(Tuesday Pre-Market) Tuesday’s morning market activity appears to show some signs of strength with most arrows pointing upward, but there’s little conviction given the pullback from solid gains earlier. Could this be a repeat of yesterday’s middling performance?
The markets languished in a state of ho-hum Monday with the three major benchmarks ending flat as a flitter. The S&P 500 (SPX) and the Nasdaq (COMP) managed to sneak into positive territory, thanks to a mini rally in healthcare stocks, but just barely while the Dow Jones Industrials (DJIA) slithered lower.
At the close, the SPX edged up 0.1% to 2,058 while the COMP did by 0.3% to 4,750. DJIA erased 0.2% to 17,706 with Caterpillar (CAT) leading the pack. Many analysts blamed the lackluster trading on another drop in the price of crude, fueled by a change in leadership of Saudi Arabia’s powerful energy minister over the weekend that fired up uncertainty about the country’s oil policy. Crude fell before $44 a barrel again, landing at $43.42, down 2.7%. In early action, crude was struggling to find that $44 level again, at $43.63.
Some analysts also say the markets appear to be in a wait-and-see mode about retail sales, which the government releases on Friday. Until then, we’ll get a smattering of earnings results from some major retailers like Macy’s (M), Nordstrom (JWN) and Kohl’s (KSS). Overall, many analysts say the results aren’t expected to be anything to cheer about considering how tough it has been for many retailers amid choppy consumer sentiment and spending. What’s more, Wall Street has been debating the future of shopping centers and malls for a few weeks now. Does America really need all these bricks-and-mortar stores? How long will it take until the top-line revenues at most major retailers is a 50%-50% bricks-and-mortar sales to online sales quotient? And what will happen to all those huge blocks of real estate that were once major department and discount stores?
Gap (GPS) has warned that its sales plunged and it will fall well short of Wall Street’s earnings expectations. Yesterday, the parent of Gap, Banana Republic and Old Navy stores turned in monthly sales results at stores open longer than a year, a key industry metric, that nosedived 7% compared with many analysts’ expectations of a 1.1% gain on easy year-over-year comparisons. That led to earnings guidance that is significantly below projections: GPS says its profit will fall to either $0.31 or $0.32 a share, compared with the $0.44 per share analysts at Thomson Reuters were forecasting. GPS also noted that it is taking steps to “better position (itself) for improved business performance.” Could that mean store closings?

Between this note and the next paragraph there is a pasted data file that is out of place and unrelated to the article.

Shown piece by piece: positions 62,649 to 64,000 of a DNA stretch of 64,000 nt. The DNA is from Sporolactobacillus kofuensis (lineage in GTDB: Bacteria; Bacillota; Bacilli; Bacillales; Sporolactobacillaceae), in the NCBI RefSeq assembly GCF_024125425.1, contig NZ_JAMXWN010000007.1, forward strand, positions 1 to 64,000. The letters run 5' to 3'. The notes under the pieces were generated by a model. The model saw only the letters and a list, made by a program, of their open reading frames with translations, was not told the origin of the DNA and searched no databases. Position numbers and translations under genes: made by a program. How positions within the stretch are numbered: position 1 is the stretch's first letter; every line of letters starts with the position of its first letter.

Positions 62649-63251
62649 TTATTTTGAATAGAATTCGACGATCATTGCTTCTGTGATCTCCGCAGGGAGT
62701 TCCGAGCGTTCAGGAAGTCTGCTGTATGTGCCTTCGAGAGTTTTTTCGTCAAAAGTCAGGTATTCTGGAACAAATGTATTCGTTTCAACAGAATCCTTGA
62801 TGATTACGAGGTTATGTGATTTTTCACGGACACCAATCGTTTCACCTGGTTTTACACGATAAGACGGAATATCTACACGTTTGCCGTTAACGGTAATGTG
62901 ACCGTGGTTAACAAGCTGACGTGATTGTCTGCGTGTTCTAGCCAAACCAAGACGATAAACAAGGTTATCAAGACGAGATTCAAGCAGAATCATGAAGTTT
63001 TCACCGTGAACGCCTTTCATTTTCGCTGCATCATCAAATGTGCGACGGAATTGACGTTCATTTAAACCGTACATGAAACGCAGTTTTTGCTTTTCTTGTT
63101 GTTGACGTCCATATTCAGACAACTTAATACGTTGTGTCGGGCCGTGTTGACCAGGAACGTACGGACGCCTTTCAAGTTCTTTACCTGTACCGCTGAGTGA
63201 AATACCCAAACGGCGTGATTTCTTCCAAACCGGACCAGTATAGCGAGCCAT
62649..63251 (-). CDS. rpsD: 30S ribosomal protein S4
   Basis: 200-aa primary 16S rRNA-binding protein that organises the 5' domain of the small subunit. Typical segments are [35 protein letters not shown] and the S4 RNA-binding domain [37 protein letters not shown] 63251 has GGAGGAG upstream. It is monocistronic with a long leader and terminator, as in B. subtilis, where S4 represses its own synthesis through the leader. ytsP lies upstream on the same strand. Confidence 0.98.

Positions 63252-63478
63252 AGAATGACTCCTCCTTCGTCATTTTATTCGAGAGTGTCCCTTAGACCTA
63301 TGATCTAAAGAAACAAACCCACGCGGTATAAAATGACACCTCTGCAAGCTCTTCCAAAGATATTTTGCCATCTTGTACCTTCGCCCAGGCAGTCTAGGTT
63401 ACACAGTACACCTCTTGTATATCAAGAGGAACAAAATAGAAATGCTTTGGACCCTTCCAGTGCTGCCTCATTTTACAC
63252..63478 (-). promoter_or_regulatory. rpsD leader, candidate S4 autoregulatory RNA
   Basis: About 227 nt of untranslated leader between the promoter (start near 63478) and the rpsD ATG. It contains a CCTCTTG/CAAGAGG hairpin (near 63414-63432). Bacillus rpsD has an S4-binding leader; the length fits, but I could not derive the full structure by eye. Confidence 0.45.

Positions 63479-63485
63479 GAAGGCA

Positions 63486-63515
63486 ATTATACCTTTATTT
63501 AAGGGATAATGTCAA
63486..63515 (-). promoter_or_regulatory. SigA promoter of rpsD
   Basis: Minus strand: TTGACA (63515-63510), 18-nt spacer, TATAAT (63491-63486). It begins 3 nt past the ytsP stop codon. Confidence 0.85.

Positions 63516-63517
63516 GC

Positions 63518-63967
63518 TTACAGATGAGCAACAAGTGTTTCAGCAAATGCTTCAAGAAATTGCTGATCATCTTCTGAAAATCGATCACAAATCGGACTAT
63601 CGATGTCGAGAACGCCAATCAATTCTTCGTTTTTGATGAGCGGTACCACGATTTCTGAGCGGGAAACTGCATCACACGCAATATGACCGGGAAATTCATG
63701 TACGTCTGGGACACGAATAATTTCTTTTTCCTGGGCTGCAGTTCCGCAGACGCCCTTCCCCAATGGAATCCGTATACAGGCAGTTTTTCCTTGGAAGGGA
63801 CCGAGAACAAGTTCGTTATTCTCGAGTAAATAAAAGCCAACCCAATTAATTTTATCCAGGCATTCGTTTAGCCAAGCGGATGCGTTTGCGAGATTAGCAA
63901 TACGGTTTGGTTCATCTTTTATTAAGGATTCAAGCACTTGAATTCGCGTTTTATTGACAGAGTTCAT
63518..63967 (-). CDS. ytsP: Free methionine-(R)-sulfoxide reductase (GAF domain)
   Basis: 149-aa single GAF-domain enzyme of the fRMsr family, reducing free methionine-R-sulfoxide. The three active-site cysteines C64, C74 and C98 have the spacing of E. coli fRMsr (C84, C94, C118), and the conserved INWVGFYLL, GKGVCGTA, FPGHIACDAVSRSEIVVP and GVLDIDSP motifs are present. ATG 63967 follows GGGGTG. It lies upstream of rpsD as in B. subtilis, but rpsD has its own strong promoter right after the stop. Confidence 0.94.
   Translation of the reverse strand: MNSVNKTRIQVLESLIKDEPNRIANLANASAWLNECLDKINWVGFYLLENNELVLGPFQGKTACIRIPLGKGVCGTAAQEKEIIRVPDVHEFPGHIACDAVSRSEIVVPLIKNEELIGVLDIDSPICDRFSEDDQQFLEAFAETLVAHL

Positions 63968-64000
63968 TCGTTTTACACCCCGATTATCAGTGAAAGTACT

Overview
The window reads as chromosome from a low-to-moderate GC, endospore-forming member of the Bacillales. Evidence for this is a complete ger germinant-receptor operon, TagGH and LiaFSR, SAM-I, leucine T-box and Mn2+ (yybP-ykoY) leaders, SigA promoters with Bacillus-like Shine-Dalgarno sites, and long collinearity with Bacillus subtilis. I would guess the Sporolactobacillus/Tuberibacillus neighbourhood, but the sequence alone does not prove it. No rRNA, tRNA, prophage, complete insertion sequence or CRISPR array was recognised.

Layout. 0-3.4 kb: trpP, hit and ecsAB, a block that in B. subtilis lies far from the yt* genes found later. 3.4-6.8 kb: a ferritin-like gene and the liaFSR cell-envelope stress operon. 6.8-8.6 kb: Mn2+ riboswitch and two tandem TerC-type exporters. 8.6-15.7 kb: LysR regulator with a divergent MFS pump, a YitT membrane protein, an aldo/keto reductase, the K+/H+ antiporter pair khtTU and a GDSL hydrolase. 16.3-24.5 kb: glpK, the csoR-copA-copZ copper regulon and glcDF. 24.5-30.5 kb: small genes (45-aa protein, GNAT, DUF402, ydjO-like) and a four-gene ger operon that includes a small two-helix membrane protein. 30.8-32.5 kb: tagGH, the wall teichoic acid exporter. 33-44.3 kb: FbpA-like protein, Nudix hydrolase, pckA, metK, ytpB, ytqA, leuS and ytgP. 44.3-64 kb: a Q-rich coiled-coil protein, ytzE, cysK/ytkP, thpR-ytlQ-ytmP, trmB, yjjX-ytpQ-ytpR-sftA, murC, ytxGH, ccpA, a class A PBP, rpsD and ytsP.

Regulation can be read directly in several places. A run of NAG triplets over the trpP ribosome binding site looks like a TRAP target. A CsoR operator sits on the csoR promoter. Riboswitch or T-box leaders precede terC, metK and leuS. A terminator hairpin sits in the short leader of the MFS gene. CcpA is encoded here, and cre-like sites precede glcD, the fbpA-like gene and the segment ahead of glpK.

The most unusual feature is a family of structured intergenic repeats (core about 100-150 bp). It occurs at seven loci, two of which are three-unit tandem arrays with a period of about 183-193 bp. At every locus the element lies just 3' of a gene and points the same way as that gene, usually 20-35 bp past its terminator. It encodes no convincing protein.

On tap today is the Bureau of Labor Statistics monthly Job Openings and Labor Turnover, or JOLTs report, on the state of hiring. Will that move the markets? Disney (DIS) also will report earnings after the bell, and investors will be able to get a peek at how the strength of blockbuster movies weighs against the flagging circumstances of the networks, most notably ESPN.
Stop It Already! Minneapolis Federal Reserve President Neel Kashkari challenged Wall Street yesterday: Stop paying so much attention to the Fed and the Federal Open Market Committee meetings, and use that intellect to help us figure out, for example, why employment is rising but productivity isn’t. “There’s a lot of brainpower that’s simply going into parsing FOMC statements,” he said on CNBC after making similar statements at an Economic Club luncheon in Minneapolis. “The job market is creating a lot of jobs but economic growth is slow. That suggests that productivity is slow. We don’t fully understand why all that is taking place. How about parsing over real economic data?” For the record, though, he’s a data-dependent dove who doesn’t “see the benefits to the market” of predicting when interest rates will rise. “When the data allows,” he said.
Speaking of Data… Elsewhere in Fed Reserveland, New York Fed Chief William Dudley chatted with the New York Times about his views about the data-dependent path to policy. In short, he noted that the economy is not standing still. “People should understand that as economic circumstances change our expectations about what we’re going to do are going to change,” he said. “It’s just what we think we’re most likely to do...based upon the information we have in hand at that moment in time. But if the information changes, and that affects the economic outlook, then our view of how much monetary policy accommodation is appropriate will change.”
Another Shamed CEO. Scandal at the top appears to have again rocked a once well-regarded corporate head. This time, it’s Renaud Laplanche, the founder of online financier LendingClub (LC). The board ousted him after it said an internal review found a violation of the company’s policy regarding $22 million in near-prime loans to a single investor, LC said. "A key principle of the company is maintaining the highest levels of trust with borrowers, investors, regulators, stockholders and employees,” Hans Morris, a board director who was named executive chairman, told analysts. “While the financial impact of this $22 million in loan sales was minor, a violation of the company's business practices along with a lack of full disclosure during the review was unacceptable to the board.” Two other executives are also gone, though the company did not name them. LC stock, already down some 54% on a year-over-year basis, lost another 34% yesterday.
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